The interaction inbetween several Makers, a Taker, and an Indexer is illustrated in the following diagram. Each Maker independently announces their intent. The Taker asks to find Makers with specific intent, and the Indexer comes back a list of Ethereum addresses and details.

  1. Several Makers call addIntent on the Indexer.
  2. Taker calls findIntent on the Indexer.
  3. Indexer calls _foundIntent( )_ on the Taker.

Once a Taker has found suitable Makers, they may use the Order API to request orders from each Maker to weigh them against each other. If the Taker has determined to pack a given order, they will make a pack call on the brainy contract.

  1. Taker calls getOrder on several Makers.
  2. Makers reply with orders.
  3. Taker selects an order and calls _fill( )_ on the Contract.

Indexer API

The Indexer API manages intent to trade, which is signalled inbetween peers. The following calls are made inbetween peers and an Indexer.


addIntent(makerToken, takerTokens)

Add an intent to buy or sell some amount of token.


removeIntent(makerToken, takerTokens)

Liquidate an intent to trade tokens.



List active intent associated with an address.


findIntent(makerToken, takerToken)

Find someone willing to trade specific tokens.


foundIntent(makerAddress, intentList)

The Indexer found someone with intent to trade.

An Oracle is an off-chain service that provides pricing information to Makers and Takers. When pricing an order prior to delivering it to a Taker, a Maker may ask the Oracle for what it considers a fair price suggestion. Likewise, having received an order, a Taker may ask the Oracle to check the price on the order to verify that it’s fair. The Oracle provides this pricing information to help both the Maker and the Taker make more educated pricing decisions and to sleek the process of trade negotiation.

  1. Taker calls getOrder on the Maker.
  2. Maker calls getPrice on the Oracle.
  3. Oracle comes back a price to the Maker.
  4. After analyzing price information, Maker replies with an order.
  5. Taker calls _fill( )_ on the Contract.

A very similar interaction happens inbetween Taker and Oracle when the Taker receives an order.

  1. Taker calls getOrder on the Maker.
  2. Maker replies with an order.
  3. Taker calls getPrice on the Oracle.
  4. Oracle comebacks a price to the Taker.
  5. After analyzing price information, Taker calls _fill( )_ on the Contract.

Oracle API

The Oracle API is used by Makers and Takers to determine order prices. Prices are suggestions and are not executable.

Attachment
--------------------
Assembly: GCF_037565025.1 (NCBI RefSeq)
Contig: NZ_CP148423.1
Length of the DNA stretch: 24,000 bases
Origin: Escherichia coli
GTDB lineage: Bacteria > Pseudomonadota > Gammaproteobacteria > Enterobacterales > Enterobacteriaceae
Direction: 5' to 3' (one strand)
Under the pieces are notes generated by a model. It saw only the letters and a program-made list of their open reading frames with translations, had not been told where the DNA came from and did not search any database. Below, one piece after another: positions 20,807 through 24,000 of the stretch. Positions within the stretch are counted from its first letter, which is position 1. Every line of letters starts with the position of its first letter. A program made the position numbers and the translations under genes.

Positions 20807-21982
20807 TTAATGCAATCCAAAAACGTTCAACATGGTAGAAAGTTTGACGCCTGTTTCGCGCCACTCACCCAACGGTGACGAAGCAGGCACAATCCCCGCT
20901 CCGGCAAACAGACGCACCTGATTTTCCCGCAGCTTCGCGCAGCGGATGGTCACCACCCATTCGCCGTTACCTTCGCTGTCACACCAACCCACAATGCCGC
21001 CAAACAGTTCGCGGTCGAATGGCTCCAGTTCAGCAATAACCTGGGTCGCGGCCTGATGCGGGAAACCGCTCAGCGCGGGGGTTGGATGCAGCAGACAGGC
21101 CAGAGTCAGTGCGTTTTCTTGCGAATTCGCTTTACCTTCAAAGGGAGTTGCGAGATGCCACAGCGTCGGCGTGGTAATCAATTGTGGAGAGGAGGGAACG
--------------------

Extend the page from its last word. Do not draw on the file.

getPrice(makerToken, takerToken)

Called by a Taker or a Maker on an Oracle to get a price.


providePrice(makerToken, takerToken, price)

Called by an Oracle on a Maker or Taker to give a price.

An Ethereum brainy contract to pack or cancel orders.

pack(makerAddress, makerAmount, makerToken, takerAddress, takerAmount, takerToken, expiration, nonce, v, r, s)

An atomic interchange of tokens called by a Taker. The contract ensures that the message sender matches taker and ensures that the time indicated in expiration has not passed. To pack orders, peers must have already called approve on the specified tokens to permit the contract to withdraw at least the specified amounts. For token transfers, the contract calls transferFrom on the respective tokens. At the successful completion of this function a Packed event is broadcast to the blockchain. The parameters v , r , and s constitute the maker signature.


cancel(makerAddress, makerAmount, makerToken, takerAddress, takerAmount, takerToken, expiration, nonce, v, r, s)

A cancellation of an order that has already been communicated to a Taker but not yet packed. Called by the Maker of the order. Marks the order as already having been packed on the contract so a subsequent attempt to pack the order will fail. At the successful completion of this function a Canceled event is broadcast to the blockchain.

Ether Orders

The wise contract supports trading ether (ETH) for tokens. If the order includes a null takerToken address (0x0) the wise contract will check the value of ether that was sent with the function call and transfer that on behalf of the Taker to the Maker.

The Interchange protocol serves a growing request for a decentralized asset exchange on the Ethereum network. Blockchain-based order books, while novel and certainly within the ethos of our ecosystem, have limitations that we believe ultimately make it difficult for them to rival with presently available centralized solutions. Exchange provides a method that is both decentralized and unaffected by these limitations.

By implementing the protocol, participants build up access to liquidity in a scalable, private, and fair way, without sacrificing access to superb pricing. The protocol and APIs are extensible and we encourage the community to build applications with us. We welcome feedback and look forward to pushing the Ethereum community forward with you.